Acupuncture Relieves Menopause-Related Sleep Problems

Troy Brown, RN

February 26, 2016

Acupuncture can help relieve sleep disturbances in perimenopausal and postmenopausal women, according to a new systematic review and meta-analysis.

"[T]he present findings show a substantial association of acupuncture with improved sleep disturbances in perimenopausal and postmenopausal women," the researchers write.

Hsiao-Yean Chiu, RN, PhD, from the School of Nursing, College of Nursing, Taipei Medical University, and the Sleep Science Center, Taipei Medical University Hospital, Taiwan, and colleagues present their findings in an article published online February 4 in Obstetrics & Gynecology.

The researchers included randomized controlled trials published in English and Chinese. The included trials compared acupuncture with control groups that received inactive (eg, sham acupuncture) or active (eg, Chinese herbs and hypnotics and hormone therapy) interventions for relief of menopause-related sleep disturbances. They defined acupuncture as manual acupuncture, acupressure, electroacupuncture, laser acupuncture, or auricular acupuncture.

The investigators analyzed 34 trials that included 2433 randomly assigned patients with a mean age of 51.1 years (range of means, 44.1 - 63.0 years). Most of the studies were of women in China, and four of the trials concentrated on women with breast cancer. The trials used the women's reports of sleep improvement to determine the efficacy of treatments.

The most frequently used acupoints were Spleen 6, Heart 7, and Governing Vessel. The Sanyinjiao acupoint is associated with female fertility and reproductive homeostasis, the authors note.

The researchers graded most of the trials as "high or unclear risk of bias in blinding of participants and personnel, selective reporting, blinding of outcome assessment, and concealed allocation."

Acupuncture was associated with relief of sleep disturbances, with a summary odds ratio (OR) of 0.21 (95% confidence interval [CI], 0.14 - 0.31; P < .001), compared with control treatments.

In addition, participants in the acupuncture groups experienced significant elevations of serum estradiol levels (pooled difference in means, 7.56 pg/mL; 95% CI, 4.03 - 11.08; P < .001). Acupuncture was also associated with significantly decreased levels of follicle-stimulating hormone (pooled difference in means, −6.75 milli-international units/mL; 95% CI, −12.16 to −1.34; P = .02) and luteinizing hormone (pooled difference in means, −2.71; 95% CI, −4.22 to −1.20; P < .001).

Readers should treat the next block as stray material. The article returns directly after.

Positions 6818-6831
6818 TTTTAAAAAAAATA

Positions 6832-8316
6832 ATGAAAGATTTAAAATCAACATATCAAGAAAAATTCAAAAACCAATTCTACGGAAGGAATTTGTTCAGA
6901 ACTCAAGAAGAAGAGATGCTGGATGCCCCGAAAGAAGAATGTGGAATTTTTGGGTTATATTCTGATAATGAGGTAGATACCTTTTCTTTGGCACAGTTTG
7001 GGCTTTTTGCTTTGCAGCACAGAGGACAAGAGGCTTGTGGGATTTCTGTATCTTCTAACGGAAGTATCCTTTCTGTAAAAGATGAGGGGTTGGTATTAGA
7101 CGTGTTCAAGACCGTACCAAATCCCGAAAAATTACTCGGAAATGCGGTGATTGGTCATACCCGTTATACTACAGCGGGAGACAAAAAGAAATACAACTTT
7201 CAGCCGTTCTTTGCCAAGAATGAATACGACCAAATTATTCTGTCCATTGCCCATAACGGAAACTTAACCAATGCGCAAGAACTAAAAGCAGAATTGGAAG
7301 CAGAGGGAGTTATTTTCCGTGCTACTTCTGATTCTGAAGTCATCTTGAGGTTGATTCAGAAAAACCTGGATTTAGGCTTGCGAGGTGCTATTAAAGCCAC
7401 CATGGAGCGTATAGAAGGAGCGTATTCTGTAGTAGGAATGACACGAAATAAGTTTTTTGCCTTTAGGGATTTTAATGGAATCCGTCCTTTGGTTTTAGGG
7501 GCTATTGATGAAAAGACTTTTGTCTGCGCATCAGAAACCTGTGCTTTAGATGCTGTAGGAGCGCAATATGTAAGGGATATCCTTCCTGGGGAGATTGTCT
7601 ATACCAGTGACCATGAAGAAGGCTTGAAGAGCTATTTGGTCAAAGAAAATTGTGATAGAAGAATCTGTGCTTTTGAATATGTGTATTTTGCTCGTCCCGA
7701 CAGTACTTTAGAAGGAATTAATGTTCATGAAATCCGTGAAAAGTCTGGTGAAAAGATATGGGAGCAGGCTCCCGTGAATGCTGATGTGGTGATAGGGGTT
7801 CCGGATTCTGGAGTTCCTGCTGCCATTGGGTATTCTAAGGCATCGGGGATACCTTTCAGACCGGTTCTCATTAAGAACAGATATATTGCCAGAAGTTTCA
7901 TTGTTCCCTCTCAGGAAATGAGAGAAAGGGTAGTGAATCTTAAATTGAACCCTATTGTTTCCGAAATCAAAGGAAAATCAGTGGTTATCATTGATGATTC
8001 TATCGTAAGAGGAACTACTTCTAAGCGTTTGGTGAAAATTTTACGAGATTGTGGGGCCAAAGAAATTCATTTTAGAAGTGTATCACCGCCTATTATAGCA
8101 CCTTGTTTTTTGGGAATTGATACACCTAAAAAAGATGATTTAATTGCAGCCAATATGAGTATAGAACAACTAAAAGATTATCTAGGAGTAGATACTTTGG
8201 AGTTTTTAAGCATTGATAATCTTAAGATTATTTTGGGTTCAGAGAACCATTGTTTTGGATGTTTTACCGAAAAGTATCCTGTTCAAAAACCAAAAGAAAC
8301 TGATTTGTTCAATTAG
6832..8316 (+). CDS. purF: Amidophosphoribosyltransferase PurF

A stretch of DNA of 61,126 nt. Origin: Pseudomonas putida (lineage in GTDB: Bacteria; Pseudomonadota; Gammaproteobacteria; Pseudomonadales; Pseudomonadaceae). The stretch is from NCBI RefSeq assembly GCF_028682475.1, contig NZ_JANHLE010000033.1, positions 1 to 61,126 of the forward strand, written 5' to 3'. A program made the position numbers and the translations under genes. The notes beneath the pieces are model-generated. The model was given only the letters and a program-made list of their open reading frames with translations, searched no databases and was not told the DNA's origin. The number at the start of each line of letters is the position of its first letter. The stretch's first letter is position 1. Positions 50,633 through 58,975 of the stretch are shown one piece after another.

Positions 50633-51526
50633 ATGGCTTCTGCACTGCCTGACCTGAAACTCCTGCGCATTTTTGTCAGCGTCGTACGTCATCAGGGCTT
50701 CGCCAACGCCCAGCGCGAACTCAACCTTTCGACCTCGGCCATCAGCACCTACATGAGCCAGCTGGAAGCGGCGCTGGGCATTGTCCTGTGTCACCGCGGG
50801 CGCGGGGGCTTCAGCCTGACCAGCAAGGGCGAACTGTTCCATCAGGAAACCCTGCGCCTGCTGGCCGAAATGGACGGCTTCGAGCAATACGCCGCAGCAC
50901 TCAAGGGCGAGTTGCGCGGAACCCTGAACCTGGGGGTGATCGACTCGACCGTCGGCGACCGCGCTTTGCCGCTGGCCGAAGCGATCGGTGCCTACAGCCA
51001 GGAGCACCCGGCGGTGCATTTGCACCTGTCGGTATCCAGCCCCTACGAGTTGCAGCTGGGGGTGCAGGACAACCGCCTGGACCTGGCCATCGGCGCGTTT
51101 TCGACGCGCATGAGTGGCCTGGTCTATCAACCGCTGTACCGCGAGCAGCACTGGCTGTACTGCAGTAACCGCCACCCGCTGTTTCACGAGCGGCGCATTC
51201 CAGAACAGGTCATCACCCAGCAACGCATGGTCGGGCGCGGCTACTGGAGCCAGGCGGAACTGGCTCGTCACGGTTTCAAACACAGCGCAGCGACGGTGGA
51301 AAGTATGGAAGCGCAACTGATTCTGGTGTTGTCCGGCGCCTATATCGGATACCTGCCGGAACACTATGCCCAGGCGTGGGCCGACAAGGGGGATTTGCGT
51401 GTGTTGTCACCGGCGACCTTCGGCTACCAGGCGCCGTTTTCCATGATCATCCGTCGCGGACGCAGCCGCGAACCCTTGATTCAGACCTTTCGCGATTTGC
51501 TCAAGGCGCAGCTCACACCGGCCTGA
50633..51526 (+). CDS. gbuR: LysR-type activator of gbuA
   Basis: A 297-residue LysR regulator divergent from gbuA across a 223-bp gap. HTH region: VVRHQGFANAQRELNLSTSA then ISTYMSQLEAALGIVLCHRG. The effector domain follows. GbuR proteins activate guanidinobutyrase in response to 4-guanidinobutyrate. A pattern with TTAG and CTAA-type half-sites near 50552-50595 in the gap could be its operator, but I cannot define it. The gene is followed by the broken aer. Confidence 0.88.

The odds of sleep disturbances were significantly lower in the studies with a large effect size of acupuncture-induced serum estradiol changes (OR, 0.07; P = .02) than in studies with small-to-moderate effect sizes (OR, 0.36; P = .02). The researchers suggest that increased serum estradiol levels might be a possible mechanism underlying the ability of acupuncture to relieve menopause-related sleep disturbances.

"A study on postmenopausal women indicated that estradiol production exerts thermoregulation effects by inducing peripheral skin vasodilatation (a major heat loss effector), thereby reducing the core body temperature and subsequently causing the onset of sleep," the authors explain.

Serum estradiol level elevations were also significantly larger in studies that selected the Sanyinjiao acupoint, the authors note (OR, 10.51 vs 1.38; P < .001).

"[W]e recommend that acupuncture should be adopted as an alternative or complementary therapy for improving sleep in addition to current conventional therapies (eg, [hormone therapy]) in women experiencing menopause-related sleep disturbances," the authors conclude. "Individuals who are interested in adopting acupuncture therapy as an alternative therapy to conventional treatments for improving menopause-related sleep disturbances should talk to their acupuncturists about the Sanyinjiao acupoint as the preferred acupoint to stimulate the secretion of serum estradiol levels."

The authors have disclosed no relevant financial relationships.

Obstet Gynecol. 2016;127:507-515. Abstract

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